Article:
Review by Richard Brody – The New Yorker – 6/2/2014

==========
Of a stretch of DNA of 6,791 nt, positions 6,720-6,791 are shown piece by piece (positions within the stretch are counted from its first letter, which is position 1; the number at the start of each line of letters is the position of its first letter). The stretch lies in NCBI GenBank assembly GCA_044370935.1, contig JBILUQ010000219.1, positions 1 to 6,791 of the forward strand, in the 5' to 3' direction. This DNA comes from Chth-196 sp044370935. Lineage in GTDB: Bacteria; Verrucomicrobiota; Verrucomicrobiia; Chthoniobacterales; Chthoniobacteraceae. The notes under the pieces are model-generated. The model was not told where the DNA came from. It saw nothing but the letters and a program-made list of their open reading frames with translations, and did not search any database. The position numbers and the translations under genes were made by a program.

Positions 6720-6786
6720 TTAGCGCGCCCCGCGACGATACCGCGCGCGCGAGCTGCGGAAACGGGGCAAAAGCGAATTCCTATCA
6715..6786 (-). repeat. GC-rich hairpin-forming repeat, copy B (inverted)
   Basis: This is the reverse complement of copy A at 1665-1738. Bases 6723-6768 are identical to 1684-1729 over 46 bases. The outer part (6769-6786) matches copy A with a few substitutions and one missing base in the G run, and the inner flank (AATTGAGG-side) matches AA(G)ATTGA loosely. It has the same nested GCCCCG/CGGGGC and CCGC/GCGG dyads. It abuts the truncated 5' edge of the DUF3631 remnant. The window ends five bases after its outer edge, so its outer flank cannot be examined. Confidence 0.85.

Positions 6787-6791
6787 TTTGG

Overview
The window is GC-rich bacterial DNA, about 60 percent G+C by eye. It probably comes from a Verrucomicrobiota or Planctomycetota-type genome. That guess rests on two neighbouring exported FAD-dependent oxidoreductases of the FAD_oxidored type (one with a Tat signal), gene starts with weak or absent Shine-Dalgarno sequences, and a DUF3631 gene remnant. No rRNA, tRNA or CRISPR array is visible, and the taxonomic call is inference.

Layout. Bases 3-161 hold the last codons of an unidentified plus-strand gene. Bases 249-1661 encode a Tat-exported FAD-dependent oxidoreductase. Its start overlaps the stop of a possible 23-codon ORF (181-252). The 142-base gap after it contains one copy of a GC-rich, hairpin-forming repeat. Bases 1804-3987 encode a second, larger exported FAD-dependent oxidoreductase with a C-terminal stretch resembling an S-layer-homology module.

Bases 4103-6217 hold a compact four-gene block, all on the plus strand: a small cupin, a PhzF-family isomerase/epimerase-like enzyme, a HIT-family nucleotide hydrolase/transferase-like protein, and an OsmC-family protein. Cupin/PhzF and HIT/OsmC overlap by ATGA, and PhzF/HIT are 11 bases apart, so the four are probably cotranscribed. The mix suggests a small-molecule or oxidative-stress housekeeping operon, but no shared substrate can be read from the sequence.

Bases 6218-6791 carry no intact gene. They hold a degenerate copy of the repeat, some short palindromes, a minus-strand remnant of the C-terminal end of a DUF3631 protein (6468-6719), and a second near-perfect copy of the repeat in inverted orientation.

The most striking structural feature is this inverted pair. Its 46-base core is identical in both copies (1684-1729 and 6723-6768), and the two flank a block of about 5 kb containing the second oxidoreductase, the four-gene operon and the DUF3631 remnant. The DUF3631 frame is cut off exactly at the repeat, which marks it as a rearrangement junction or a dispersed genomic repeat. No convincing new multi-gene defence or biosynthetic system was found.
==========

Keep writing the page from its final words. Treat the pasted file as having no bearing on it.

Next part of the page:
This personal documentary by the Brazilian filmmaker Petra Costa unfolds a story of grief and thwarted promise with expressive urgency and thoughtful restraint. Its subject is the director’s older sister, Elena Andrade, who, as a teen-ager in the family’s home town of Belo Horizonte, exhibited prodigious talent as an actress and went to New York in pursuit of a movie career. She soon went home disappointed, but returned to Manhattan—with the seven-year-old Petra and their mother in tow—to study. There, she was engulfed by clinical depression, which drove her to self-destruction. Using archival footage of Elena in performance, home videos shot by Elena herself, and interviews with family members and others, Costa restores her sister to the world of art, to the scene of her love and torment. Their parents’ backstory—fusing cultural and political ambition with the currents of history—brings the action to the present day; Costa’s ritual of mourning, on both sides of the camera, fulfills the family’s cinematic dreams with a self-dramatizing flair.